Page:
http://i8.photobucket.com/albums/a40/dadpad/P2110008.jpg

Those tomatoes (and a heap more as well are currently being turned into relish and smell wonderful.

The eggs come from a gender confused chook. It attempts to crow each morning then lays an egg. Seriously though, the crowing is getting better and there are fewer eggs each week.
A chicken of a certain age.

The basil was converted into pine nut pesto by my son. not too bad for a young bloke.

Lettuce did well this year. We like the frilly, cut and come again types.
farmerman
 
  1  
Reply Wed 4 Mar, 2009 07:15 am
@djjd62,
The new eco-tourism of the Lancaster Tourist bureau is adding a few tours to look at AMish and "English" veggie gardens , so that the tourists can carru=y away some of the information and tips for produce production. Apparently its becoming wildly popular and the tourist bureau is planning to put our "hints for gardeners" in a series of info pamphlets and stuff on their website.
0 Replies
 
farmerman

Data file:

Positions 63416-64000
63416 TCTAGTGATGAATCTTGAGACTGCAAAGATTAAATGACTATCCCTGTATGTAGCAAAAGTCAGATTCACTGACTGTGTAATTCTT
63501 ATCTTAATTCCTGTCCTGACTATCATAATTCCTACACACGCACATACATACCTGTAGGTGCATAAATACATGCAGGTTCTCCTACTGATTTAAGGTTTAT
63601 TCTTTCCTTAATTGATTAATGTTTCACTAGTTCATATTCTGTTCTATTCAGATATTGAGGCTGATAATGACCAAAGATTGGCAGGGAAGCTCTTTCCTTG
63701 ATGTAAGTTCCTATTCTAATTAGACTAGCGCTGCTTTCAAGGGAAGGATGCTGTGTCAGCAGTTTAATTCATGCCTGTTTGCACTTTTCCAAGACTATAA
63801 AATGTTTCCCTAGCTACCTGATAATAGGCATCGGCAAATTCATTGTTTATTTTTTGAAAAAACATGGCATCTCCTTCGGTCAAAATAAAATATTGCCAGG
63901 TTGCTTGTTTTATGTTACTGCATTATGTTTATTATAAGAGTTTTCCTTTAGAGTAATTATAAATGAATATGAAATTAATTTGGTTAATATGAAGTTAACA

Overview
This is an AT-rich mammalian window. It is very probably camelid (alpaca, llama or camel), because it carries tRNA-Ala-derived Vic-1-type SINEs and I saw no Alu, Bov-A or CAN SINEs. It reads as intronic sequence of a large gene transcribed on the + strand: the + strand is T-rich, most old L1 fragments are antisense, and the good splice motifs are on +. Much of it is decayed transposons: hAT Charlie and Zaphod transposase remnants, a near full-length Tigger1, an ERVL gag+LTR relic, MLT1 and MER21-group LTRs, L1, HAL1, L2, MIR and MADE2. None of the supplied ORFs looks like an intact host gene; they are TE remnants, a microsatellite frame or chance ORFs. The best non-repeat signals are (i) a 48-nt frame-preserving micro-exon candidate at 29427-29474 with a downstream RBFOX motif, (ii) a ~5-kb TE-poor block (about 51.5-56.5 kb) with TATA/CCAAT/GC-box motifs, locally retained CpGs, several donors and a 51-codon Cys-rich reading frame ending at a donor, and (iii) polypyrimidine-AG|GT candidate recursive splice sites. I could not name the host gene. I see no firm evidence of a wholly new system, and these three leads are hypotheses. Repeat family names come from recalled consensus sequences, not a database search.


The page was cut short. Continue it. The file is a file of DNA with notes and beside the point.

1  
Reply Wed 4 Mar, 2009 07:17 am
@dadpad,
Nice mix, the basil and tomatoes. Lotsa possibilities . We always plant a huge row of basil for pesto and sauces. Its gerat to just walk by and take a swipe at the leaves , Best smell, THE BEST.
0 Replies
 
Green Witch
 
  1  
Reply Wed 4 Mar, 2009 07:28 am
I've been producing or bartering about a third of my food for years (more than just veggies) . I think everyone should grow something to eat - even if it's just lettuce in a window box. I've posted this picture and site before, but I love to repeat it because it might inspire someone new:

http://urbanhomestead.org/journal/wp-content/uploads/2008/04/nytimesgrd.jpg

http://urbanhomestead.org/journal/2008/04/19/ny-times-the-green-issue/<br />
0 Replies
 
sozobe
 
  1  
Reply Wed 4 Mar, 2009 07:29 am
@farmerman,
Here's my question:

I have lots of big trees and virtually no full sun in my yard. It ranges from full shade to part shade to the occasional part sun. I'd love to grow some foodstuffs but am not sure what/how/where.